In behalf of everyone at Linfield College, I thank you for what you have done and will do for Linfield, and I invite you to take this journey with us. As we move forward, you can stay informed, engaged and up-to-date on our progress by going to www.linfield.edu/strategicplan. And I hope you will consider a campus visit, that you will contact us with questions and remain in touch. You are, after all, part of the Linfield experience. Without you, we couldn't have come this far.
– Thomas L. Hellie, PresidentDownload a printable PDF of this page
Our greatest resource is our people – their stories reflect the power of a small college.
Students, faculty and staff forge deep relationships. Faculty challenge students to pursue their dreams and passions by helping them find answers to academic questions and by refining their goals. Students build collaborative, cross disciplinary relationships with peers. Staff members at all levels aid students through workstudy, support programs or just by lending their expertise and compassion. Our alumni reach back to mentor students by providing career advice, networking and through their philanthropic support. Everyone is invested in the success of all our students.
There are countless stories at Linfield College. Here are just six.
For Clara Martinez '14, participating in a recent Fulbright Summer Institute program in Wales provided insights into both a minority British culture and her own Hispanic background. The summer abroad will help shape the remainder of her Linfield experience, her political science and communication arts majors, and her plans for law school afterwards.
Martinez has reveled in the opportunities of a small college. Terrified of public speaking, she joined the forensics team and now has intercollegiate debate and speech awards to her credit. At Linfield, she has debated Afghani students via Skype and with inmates in federal prison. She served as secretary of student government and participated in an alternative spring break program to Newport, working on projects to support youth literacy. This year, she is serving as an RA for residence life.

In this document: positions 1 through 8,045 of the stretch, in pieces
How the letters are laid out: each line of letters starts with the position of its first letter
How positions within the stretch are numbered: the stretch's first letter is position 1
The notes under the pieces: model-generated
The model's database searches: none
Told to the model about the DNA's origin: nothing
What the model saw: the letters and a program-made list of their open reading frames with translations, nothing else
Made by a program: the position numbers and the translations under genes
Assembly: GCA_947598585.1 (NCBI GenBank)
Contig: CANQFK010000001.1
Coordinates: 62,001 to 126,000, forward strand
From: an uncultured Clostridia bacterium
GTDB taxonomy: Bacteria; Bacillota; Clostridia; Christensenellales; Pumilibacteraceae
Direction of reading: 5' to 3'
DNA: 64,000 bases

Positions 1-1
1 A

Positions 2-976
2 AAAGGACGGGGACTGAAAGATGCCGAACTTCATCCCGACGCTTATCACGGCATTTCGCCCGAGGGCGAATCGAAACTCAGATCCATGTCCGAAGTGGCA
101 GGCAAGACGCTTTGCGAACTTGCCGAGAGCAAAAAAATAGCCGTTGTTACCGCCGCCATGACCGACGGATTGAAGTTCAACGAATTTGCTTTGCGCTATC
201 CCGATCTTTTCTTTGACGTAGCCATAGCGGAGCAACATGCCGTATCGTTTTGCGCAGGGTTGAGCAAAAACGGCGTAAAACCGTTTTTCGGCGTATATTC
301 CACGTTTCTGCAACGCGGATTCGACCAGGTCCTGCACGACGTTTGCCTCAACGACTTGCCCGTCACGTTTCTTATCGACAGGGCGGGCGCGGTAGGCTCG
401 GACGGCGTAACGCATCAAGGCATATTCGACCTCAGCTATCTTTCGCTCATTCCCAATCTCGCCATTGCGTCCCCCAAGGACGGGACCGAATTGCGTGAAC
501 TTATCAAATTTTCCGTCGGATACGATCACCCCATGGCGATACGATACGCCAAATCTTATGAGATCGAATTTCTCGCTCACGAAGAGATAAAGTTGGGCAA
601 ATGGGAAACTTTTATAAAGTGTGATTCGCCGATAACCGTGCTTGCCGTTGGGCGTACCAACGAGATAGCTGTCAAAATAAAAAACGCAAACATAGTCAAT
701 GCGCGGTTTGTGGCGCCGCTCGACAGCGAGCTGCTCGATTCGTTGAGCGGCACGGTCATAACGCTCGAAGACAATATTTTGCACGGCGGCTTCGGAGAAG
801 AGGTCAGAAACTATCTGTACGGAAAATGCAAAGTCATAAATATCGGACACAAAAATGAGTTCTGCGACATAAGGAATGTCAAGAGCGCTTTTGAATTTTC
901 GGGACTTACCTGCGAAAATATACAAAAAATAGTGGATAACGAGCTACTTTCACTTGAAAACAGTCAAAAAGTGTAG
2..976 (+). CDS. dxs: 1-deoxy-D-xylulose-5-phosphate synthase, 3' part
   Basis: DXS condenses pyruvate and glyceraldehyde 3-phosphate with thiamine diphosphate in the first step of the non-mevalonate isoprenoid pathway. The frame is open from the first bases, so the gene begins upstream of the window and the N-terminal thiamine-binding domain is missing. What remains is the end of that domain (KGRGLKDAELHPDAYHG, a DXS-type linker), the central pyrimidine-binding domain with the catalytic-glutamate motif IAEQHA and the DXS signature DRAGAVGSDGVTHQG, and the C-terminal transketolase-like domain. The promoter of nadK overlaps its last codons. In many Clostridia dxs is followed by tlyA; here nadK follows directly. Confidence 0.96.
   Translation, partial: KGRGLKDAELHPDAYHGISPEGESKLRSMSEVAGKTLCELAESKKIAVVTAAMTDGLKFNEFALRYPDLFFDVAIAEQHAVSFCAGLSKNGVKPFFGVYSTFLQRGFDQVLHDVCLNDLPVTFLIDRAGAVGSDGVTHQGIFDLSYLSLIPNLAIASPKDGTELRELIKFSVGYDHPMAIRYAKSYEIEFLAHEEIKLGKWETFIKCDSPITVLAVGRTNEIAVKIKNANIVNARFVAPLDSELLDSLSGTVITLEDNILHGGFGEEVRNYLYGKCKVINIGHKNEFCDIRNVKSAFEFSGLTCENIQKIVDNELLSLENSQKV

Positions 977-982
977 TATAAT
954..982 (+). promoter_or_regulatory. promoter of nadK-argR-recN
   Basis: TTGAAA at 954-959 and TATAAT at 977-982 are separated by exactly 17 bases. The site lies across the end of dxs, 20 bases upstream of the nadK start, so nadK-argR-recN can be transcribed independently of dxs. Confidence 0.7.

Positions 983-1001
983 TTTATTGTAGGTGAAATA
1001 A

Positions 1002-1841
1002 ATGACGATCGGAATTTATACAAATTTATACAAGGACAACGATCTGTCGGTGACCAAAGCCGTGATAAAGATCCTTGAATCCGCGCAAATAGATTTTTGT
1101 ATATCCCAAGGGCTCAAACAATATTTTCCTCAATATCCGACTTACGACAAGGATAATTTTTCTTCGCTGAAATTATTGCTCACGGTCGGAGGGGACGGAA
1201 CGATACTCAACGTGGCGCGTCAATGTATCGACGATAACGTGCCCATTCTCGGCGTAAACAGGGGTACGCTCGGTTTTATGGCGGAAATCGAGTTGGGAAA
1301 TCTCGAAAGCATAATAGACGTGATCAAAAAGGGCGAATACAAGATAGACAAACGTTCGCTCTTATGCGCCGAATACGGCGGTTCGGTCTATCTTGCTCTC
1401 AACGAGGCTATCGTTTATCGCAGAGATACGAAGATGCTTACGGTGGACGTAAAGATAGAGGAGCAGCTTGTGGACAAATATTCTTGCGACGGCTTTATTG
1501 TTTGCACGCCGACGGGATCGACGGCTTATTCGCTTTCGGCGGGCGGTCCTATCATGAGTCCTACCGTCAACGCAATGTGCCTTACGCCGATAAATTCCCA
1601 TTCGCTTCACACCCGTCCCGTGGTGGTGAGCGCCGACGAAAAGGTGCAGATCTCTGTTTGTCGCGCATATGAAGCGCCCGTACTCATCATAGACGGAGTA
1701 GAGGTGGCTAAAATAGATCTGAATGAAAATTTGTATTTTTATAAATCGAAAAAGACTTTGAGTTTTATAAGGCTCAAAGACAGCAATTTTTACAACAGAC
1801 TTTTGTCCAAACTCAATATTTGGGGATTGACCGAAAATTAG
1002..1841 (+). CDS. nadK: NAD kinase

In class, Martinez notes, all her faculty know her by name. "Whenever I have a question or need help with an assignment, the professors are always available and I take full advantage of that," she said. In advance of the Fulbright program, a Linfield professor put her in touch with a colleague who specializes in Welsh studies, helping her prepare for the summer.
Citing courses ranging from Great Political Thinkers to Calculus, Martinez exemplifies the Linfield liberal arts student. "I am not the same person who set foot on campus freshman year," she says. "My experience will keep changing and I know there's still a lot more to learn."
From prison debates to dory boats and Cicero performances to Oregon ballot initiatives, Jackson Miller is taking his research – and his students – out of the classroom and into the community. Miller, professor of communication arts and director of the Linfield forensics team, has found communication niches in diverse areas. At Linfield since 2001, he takes students into the Oregon State Penitentiary to host demonstration debates, tournaments and teach classes. As a featured presenter with the Oregon Humanities Conversation Project, he prompts discussions across the state about the role of persuasion and communication in the political process, and in a separate project he explored the art of oratory as Cicero. Most recently, he's working with Linfield colleagues and students to preserve stories from Pacific City dory fishermen, collaborating with a student to write a script about the dory fleet which will be produced this fall by the Linfield Theatre.
Linfield's small size allows room for cross-disciplinary exploration, and students from across campus join Miller on the projects. Working with student interviewers keeps him grounded as a researcher, and helps him appreciate the information being collected. "The students always bring such passion and energy and insight to the project, which helps energize me and keeps me focused," Miller says.
Favorite campus hangout for Amy Cunningham '13? Not the coffee shop or the swimming pool, but Murdock Hall, home to Linfield's Chemistry Department where she has spent countless hours working on research projects and class assignments.
It is there, with the support and guidance of chemistry faculty, that she has honed her future goals: earning a Ph.D. and a career as a forensic scientist or developing medications to fight disease.
Cunningham was looking for a small college that could offer individual attention. At Linfield, she found a close-knit community and professors eager and willing to answer questions, spend time with her individually and include her in collaborative research, taking full advantage of the Linfield experience.